This paper outlines the general legal position on what is generally called ‘pavement parking’ and the measures available to the police and local authorities to tackle it.

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The term ‘pavement parking’ can be confusing, as it can be used to describe a range of practices – from on-street parking at the side of the road, to parking either partially or entirely on the pavement. For the purposes of this paper:

  • ‘Pavement’ parking is used to describe parking where one or more wheels of a vehicle are on the pavement;
  • other parking at the side of the road is described as ‘on-street’ parking.

There is no national prohibition against either on-street or pavement parking except in the latter case in London and more widely in relation to heavy commercial vehicles. However, it is an offence to drive onto the pavement, whether with intention to park or not. Because this is a criminal rather than a civil offence, it is enforceable by the police, not the local authority. There have long been concerns about the extent to which this is enforced.

This paper focuses on the position in England, but it is worth noting that In Scotland the Transport (Scotland) Act 2019 gives the Scottish Government the power to introduce a national ban on pavement and double parking. At date of publication, no secondary legislation or further details of how this will be implanted have been published.

Local authorities and the police may act to tackle on-street and pavement parking in various ways, such as under legislation governing obstruction and dangerous parking; designating limited areas of ‘no pavement parking’ through a Traffic Regulation Order (TRO); or establishing a special parking area.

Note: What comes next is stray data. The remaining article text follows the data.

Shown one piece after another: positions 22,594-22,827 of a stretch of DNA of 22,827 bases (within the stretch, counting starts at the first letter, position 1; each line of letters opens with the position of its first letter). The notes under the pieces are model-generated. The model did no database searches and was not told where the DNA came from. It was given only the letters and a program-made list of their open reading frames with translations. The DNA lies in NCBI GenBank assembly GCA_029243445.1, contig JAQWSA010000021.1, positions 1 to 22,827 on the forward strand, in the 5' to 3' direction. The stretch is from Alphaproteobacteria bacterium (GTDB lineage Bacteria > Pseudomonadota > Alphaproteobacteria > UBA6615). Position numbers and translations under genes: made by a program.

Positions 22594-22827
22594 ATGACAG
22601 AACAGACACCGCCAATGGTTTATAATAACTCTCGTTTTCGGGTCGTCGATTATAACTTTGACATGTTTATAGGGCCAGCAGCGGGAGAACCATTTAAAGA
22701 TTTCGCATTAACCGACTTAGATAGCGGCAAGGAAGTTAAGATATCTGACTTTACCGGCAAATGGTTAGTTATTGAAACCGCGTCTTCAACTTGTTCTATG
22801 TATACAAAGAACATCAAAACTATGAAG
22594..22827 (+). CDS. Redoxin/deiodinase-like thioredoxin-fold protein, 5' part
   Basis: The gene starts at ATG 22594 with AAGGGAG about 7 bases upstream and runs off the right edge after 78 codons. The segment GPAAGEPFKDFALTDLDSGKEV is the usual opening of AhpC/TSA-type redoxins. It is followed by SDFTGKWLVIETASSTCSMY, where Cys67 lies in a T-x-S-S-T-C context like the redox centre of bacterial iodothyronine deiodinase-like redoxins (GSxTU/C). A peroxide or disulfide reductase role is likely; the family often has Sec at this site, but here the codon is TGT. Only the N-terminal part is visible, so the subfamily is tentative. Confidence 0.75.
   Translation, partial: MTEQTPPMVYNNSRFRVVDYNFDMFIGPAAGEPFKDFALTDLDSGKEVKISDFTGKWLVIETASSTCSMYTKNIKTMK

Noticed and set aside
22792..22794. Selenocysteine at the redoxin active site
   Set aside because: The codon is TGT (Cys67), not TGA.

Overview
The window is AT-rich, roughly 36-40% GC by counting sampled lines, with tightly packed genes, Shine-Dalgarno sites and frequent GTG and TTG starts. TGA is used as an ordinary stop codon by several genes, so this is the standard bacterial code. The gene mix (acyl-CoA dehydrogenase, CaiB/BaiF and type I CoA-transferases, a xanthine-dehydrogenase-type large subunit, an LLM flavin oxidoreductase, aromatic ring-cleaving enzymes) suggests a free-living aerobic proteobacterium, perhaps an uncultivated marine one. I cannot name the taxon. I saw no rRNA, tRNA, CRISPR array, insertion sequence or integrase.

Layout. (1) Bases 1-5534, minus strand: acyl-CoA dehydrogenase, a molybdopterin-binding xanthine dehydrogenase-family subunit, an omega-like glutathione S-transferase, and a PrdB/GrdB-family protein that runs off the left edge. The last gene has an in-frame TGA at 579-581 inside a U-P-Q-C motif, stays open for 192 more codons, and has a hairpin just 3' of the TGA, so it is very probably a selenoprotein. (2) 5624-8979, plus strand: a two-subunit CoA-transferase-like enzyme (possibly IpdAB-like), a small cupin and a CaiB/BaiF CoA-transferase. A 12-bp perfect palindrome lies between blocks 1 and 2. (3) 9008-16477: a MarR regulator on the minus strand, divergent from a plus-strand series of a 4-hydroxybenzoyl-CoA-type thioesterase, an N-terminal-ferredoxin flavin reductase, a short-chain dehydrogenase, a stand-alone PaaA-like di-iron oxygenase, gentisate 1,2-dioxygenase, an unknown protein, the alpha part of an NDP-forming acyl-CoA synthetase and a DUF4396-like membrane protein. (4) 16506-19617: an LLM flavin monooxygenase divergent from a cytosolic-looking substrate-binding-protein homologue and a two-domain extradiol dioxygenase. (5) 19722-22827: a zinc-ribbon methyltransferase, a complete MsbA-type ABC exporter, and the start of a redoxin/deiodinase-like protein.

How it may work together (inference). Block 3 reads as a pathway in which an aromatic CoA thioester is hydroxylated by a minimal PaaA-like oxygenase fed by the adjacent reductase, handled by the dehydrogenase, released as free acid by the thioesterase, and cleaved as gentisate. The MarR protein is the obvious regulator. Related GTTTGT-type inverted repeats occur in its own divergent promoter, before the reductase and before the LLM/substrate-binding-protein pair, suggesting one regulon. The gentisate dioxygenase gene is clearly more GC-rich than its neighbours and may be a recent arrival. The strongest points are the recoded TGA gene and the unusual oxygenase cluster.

There are long-standing campaigns to introduce a complete ban on pavement parking in England, and to make this a civil offence enforceable by local authorities. Pavement parking causes an obstruction to pedestrians and poses particular difficulties for blind and partially-sighted people, wheelchair and mobility scooter users and those with pushchairs and prams. These campaigns have resulted in Private Members’ Bills being introduced in Parliament to improve local authority controls over pavement parking. The most recent of these was Simon Hoare’s Pavement Parking (Protection of Vulnerable Pedestrians) Bill 2015-16, which was debated in the House of Commons in December 2015, and subsequently withdrawn by the Member after securing commitments from the Government to progress some of the issues he raised.

The House of Commons Transport Committee held an inquiry into pavement parking in 2019, releasing their report in September 2019. The Committee criticised the Department for Transport for failing to take action on pavement parking and recommended that in the long term a ban on pavement parking should be implemented across England. Parliament dissolved for the 2019 General Election before the Government could issue a response.

Information on other parking-related matters can be found on the Parliament website

  • Commons Research Briefing SN01170
  • Author: Marguerite Page
  • Topics: Roads

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